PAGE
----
Make the Most of Downtime

More of my conversation with freelance designer Steve Gordon, Jr., author of "100 Habits of Highly Successful Graphic Designers" (see the two previous posts here and here.)

I asked Steve about Habit #75: Enjoy the time off. Don’t freelancers sort of panic when they’re not working 24/7? (Um, see #80: Get a life.) You write about organizing your downtime like it’s work time. What kinds of things should freelancers be doing when they’re not doing paying work?

Steve replied with a laugh: Yes … yes we do! But it’s how LONG we panic that tells you how well things are going. Look, we’ll all go bat-crap-crazy if we work perpetually without rest or recharge. Organizing the downtime gives importance to the things we do when not designing. That way your time isn’t sectioned off into the stark black and white titles of “working” and “slacking”. Also the downtime can be self-imposed and very necessary, as much as it can be you just waiting on more work to roll in.

So what can you do during downtime? That can vary, from organization to education to play. Marketing yourself as a freelancer takes a lot of thought and planning as it’s an animal all its own. Putting time into that is often hard if you've got work on the table. Downtime is great for think-tanking your own business. Working on your own website is a given. Maintaining a blog or some means of communication has become a big key in showing the world what you do and, more important, how you think.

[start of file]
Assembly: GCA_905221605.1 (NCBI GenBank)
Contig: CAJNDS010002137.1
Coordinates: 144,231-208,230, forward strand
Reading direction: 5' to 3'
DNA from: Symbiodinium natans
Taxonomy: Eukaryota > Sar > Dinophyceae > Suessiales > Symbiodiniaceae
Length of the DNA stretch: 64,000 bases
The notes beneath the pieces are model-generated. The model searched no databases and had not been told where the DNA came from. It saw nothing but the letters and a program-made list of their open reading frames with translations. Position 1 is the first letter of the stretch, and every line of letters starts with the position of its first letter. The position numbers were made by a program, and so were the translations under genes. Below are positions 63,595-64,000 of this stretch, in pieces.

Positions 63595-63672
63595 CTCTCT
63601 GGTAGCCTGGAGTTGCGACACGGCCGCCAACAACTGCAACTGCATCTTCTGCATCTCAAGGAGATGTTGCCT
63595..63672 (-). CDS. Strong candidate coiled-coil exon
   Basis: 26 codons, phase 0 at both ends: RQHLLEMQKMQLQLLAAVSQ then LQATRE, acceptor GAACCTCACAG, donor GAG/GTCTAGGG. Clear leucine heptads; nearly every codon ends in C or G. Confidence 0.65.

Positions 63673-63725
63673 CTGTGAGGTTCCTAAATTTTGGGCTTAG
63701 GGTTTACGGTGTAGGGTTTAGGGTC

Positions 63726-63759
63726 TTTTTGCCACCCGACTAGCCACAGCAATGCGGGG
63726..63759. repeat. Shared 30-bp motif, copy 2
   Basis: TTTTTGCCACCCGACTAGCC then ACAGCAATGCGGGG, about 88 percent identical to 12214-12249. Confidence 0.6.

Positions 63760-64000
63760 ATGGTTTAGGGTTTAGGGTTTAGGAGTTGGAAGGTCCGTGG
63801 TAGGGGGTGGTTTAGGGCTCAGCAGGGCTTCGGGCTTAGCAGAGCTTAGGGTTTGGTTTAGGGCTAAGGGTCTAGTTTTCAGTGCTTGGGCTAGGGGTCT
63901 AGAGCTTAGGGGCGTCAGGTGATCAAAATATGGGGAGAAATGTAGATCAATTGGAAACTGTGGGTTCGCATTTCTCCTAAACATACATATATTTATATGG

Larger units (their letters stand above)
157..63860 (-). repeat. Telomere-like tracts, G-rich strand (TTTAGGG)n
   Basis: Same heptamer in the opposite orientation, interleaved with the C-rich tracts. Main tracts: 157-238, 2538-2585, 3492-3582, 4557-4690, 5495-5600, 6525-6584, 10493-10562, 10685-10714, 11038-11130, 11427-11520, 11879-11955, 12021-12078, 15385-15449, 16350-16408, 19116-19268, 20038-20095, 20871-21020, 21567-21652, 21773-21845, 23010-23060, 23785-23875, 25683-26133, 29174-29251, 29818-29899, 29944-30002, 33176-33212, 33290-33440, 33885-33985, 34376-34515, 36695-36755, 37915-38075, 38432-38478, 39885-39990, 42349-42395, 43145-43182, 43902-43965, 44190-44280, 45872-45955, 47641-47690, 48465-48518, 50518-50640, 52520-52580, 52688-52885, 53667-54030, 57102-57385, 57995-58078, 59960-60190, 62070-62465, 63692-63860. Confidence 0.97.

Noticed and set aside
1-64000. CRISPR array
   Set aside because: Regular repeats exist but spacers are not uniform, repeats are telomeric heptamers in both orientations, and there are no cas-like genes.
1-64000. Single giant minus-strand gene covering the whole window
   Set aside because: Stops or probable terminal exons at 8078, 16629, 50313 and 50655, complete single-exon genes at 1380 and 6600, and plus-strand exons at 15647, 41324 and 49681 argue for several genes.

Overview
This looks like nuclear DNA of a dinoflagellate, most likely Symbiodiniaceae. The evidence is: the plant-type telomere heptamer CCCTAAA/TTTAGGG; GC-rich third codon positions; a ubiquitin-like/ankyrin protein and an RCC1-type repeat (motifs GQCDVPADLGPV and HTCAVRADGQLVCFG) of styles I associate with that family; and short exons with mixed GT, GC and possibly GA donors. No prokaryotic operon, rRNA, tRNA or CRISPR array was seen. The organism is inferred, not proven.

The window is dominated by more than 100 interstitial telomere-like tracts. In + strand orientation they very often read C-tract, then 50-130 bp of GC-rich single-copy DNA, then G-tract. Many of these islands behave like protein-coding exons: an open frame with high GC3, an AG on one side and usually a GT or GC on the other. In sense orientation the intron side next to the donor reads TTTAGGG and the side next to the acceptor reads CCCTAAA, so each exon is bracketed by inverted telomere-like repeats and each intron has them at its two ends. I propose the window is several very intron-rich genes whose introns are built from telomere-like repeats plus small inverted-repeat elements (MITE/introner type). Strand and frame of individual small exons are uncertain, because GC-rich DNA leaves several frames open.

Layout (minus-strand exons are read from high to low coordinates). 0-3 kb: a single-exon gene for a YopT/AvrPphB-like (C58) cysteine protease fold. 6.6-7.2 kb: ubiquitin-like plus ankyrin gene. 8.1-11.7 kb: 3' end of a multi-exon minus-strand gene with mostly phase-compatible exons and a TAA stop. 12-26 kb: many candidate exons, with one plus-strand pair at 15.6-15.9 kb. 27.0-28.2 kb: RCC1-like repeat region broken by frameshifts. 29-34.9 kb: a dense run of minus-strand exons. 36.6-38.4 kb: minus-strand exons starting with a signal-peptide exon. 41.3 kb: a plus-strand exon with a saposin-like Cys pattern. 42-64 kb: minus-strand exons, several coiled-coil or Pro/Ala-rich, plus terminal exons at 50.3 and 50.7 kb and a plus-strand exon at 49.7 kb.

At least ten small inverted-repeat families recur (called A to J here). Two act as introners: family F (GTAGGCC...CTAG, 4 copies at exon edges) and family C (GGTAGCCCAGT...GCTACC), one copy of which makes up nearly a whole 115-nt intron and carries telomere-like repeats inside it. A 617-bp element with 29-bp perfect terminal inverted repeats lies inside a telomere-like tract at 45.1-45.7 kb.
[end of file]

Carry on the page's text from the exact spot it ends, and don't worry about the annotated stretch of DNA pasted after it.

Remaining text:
Clean and organize the office space you’re using. Take a class in some other realm of creative life that you aren’t well-versed in. Oh, and PLAY! Play a whole helluva lot! Independent creatives do indeed have the ability to set their own schedules, so why fake it and bang out work on a constant 9-to-5 schedule if you really just need to get out and take a walk. Who’s stopping you? I personally do NOT agree with those who tell stories of constant 16 hour design days and long nights of toiling over work. That’s a stereotype and more about bragging up the hours you put in as some weird badge of honor than it is about design. Like it says in the book… Get a Life. Work smarter, not harder!

The hard thing is putting a time clock to the way a creative mind works. For instance, I was recently out and about enjoying a weekend trip to the mall when inspiration hit and I had to scramble to a bookstore to grab a pen and sketchbook so I didn’t lose the idea that hit me. No timesheet would give me credit for impromptu, accidental brainstorming while walking the mall. So if my mind is constantly in the on-deck circle for ideas and work, I deserve capitalize on, or even create, a little downtime.